2021 Short Story Challenge Theme!

You guys, I have agonized over this. And I’ve gotten some really good suggestions. I’ve looked at quotes and poems, at nouns and verbs and adjectives, at artwork. I wanted to pick a theme for 2021 that feels accessible, not esoteric, and that will lend itself to lots of different stories from lots of different people with lots of different life experiences.

So, here it is, the theme for my 2021 Short Story Challenge:

Home. A place of comfort for some, a place of anxiety or fear for others. For many of us, a place we’ve seen plenty of in the last several months. A physical space, or a feeling, a certainty or a longing, a boon or a burden.

I feel like home has plenty of stories to tell. I hope you’ll join me in telling twelve this year. Let’s see where home takes us.

My story for January will be up next Friday, January 29th. (And then I’ll resume the regular Found Friday feature.) I…haven’t started writing it yet, but I’m excited to see what it will become.

And, if you want to write along and post a story for each month this year, I’m excited to see what you’ll create.

Let’s make 2021 a year for stories.

Old Walls (A Poem)

Old walls
Stand strong
The test of time
It touches all
Some pieces crumble
And fall away
But the center holds

The center holds
Fast against the weight
It dares to last
The old walls
Rise from solid earth
And all around
New life brings new light

Bright again
Old walls
Tell the tale
Of many moments made one
And become part of
The halls of history
For each and all

Short Story Challenge 2021!

At around this time last year, I’d made up my mind to write twelve short stories for each month of 2020. The idea was that each story would have something to do with its respective month – inspired by a holiday, typical activities, the weather, etc.

I enjoyed the project so much that I’m doing it again in 2021. This year, I think I’d like to challenge myself to write twelve stories around a central theme. But I don’t know what that theme should be! So, I thought I’d reach out to you, wonderful readers, for your ideas and suggestions.

And to see if any of you would like to join me in my Short Story Challenge 2021. 😊 It’ll be fun!

So, what do you think my central theme should be?

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If you haven’t read them and you’d like to catch up, here’s a list of the twelve stories from 2020. Some of them I really like, some of them could have been better, but either way, it’s kind of cool seeing all of them listed here. I enjoyed writing each of them. I’ve put asterisks by my favorites.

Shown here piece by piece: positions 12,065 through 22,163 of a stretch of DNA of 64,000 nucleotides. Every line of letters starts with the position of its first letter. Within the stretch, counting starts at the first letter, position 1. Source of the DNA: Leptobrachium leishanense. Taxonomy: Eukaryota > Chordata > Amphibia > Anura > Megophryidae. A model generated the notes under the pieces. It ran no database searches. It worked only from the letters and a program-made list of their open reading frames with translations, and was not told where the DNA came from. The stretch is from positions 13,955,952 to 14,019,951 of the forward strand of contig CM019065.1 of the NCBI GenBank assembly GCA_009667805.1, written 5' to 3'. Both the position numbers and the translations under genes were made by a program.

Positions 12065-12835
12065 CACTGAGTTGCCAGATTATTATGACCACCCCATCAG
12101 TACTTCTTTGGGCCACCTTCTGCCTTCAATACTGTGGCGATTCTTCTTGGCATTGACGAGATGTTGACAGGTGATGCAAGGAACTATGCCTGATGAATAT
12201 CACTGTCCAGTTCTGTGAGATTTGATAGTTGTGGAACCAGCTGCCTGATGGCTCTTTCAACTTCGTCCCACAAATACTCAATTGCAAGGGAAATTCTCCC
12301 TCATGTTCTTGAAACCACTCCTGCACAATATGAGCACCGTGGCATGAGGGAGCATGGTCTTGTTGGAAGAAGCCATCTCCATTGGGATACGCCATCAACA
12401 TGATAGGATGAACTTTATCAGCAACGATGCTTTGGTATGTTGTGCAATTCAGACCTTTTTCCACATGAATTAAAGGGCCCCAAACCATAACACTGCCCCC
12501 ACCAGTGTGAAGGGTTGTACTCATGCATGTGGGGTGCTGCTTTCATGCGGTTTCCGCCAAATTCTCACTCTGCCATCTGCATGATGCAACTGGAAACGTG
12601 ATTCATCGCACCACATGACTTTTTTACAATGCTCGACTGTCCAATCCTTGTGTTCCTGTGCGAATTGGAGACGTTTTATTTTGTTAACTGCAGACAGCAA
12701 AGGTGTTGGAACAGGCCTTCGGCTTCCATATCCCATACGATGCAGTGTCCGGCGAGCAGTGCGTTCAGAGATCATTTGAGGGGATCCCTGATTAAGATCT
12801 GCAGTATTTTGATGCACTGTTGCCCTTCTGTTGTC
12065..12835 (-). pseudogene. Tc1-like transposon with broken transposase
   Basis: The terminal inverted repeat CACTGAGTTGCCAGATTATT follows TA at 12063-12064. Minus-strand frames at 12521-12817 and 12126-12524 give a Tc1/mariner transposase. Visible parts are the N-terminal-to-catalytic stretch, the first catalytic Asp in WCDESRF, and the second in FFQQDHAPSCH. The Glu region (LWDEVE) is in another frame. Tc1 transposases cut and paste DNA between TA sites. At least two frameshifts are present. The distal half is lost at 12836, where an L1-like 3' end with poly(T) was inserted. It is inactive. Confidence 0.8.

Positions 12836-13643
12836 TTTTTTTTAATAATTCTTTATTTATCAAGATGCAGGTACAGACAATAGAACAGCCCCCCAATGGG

January 2020 – Charmed

February 2020 – Snow Moon

**March 2020 – Something Borrowed

April 2020 – The Green Man

May 2020 – The Bridge

**June 2020 – The Day Thomas Leonard Came Back

**July 2020 – Magic Hour

August 2020 – Birthday Funeral

**September 2020 – Memories of September

October 2020 – The Sleepwalker

**November 2020 – In the Time It Takes

December 2020 – The Last Glenmoor Christmas

A Song for Graham (Bonus Post!)

I know this isn’t a normal posting day for me, but y’all, my husband and I have been together for 12 years today, and I forgot until about 3:00 this afternoon.

On this day, 12 years ago, Graham and I basically looked at each other and said, “Let’s do this.” And here we are now, after all this time, married since 2013, living in our little historic house in our beautiful village with our needy pets and our embarrassingly extensive wine collection, and I have never been happier for anything in my entire life.

I can’t believe I forgot.

So, to make up for it, here’s a little Cole Porter, by way of Patsy Cline, for Graham. Note – no makeup, frizzy hair, don’t care. The most important thing is the love. I hope you feel it, too.

Found Friday #18: Bridal Brooch (…and a just for fun picture that will probably make you laugh…)

I pulled a picture from my wedding album for my last post. And then I got to thinking about something sort of random.

On my wedding day, I wore a brooch in my hair that belonged to my great grandmother. As I was flipping through pictures on Wednesday, I realized I couldn’t quite remember where I’d put it. So, a search ensued. I couldn’t get it out of my head until I found it. Nothing else mattered.

It was, of course, in the most logical but least likely place – not with my keepsakes, but with my jewelry.

It’s just a costume piece, but I love it nonetheless. And I’m glad I wore it, and carried my family with me, on such an important day.

It’s safely tucked away now.

Bonus photo! This one’s in the wedding album, too. I have no idea what’s happening or why my face looks the way it looks, but I’m pretty happy that someone captured this moment.

Real Talk: I don’t like public speaking.

I just don’t. It doesn’t make me nervous or afraid or anything. But public speaking is definitely not something I enjoy.

(I’ve got an obligation to do it tonight, and I’m already thinking about it, at 9:23 a.m. Can you tell?)

When I write, I feel like I have time to choose my words perfectly, to build them perfectly, and that people will take time to read them and digest them.

And I love to sing. I love to tell a story in a song. Basically, anywhere, anytime, and to any crowd. Here’s me, at my wedding, being both the bride and the entertainment.

One of my favorite memories, honestly.

But when I’m up speaking in front of people, even if I’ve written my statement and practiced it and I’m confident that it’s good and right, I’ll second guess myself. I’ll worry about my tone, my delivery, and my body language, and that the words I’ve chosen aren’t actually all that good or right, and that I’m not getting my message across, and that I’ve lost the audience halfway through.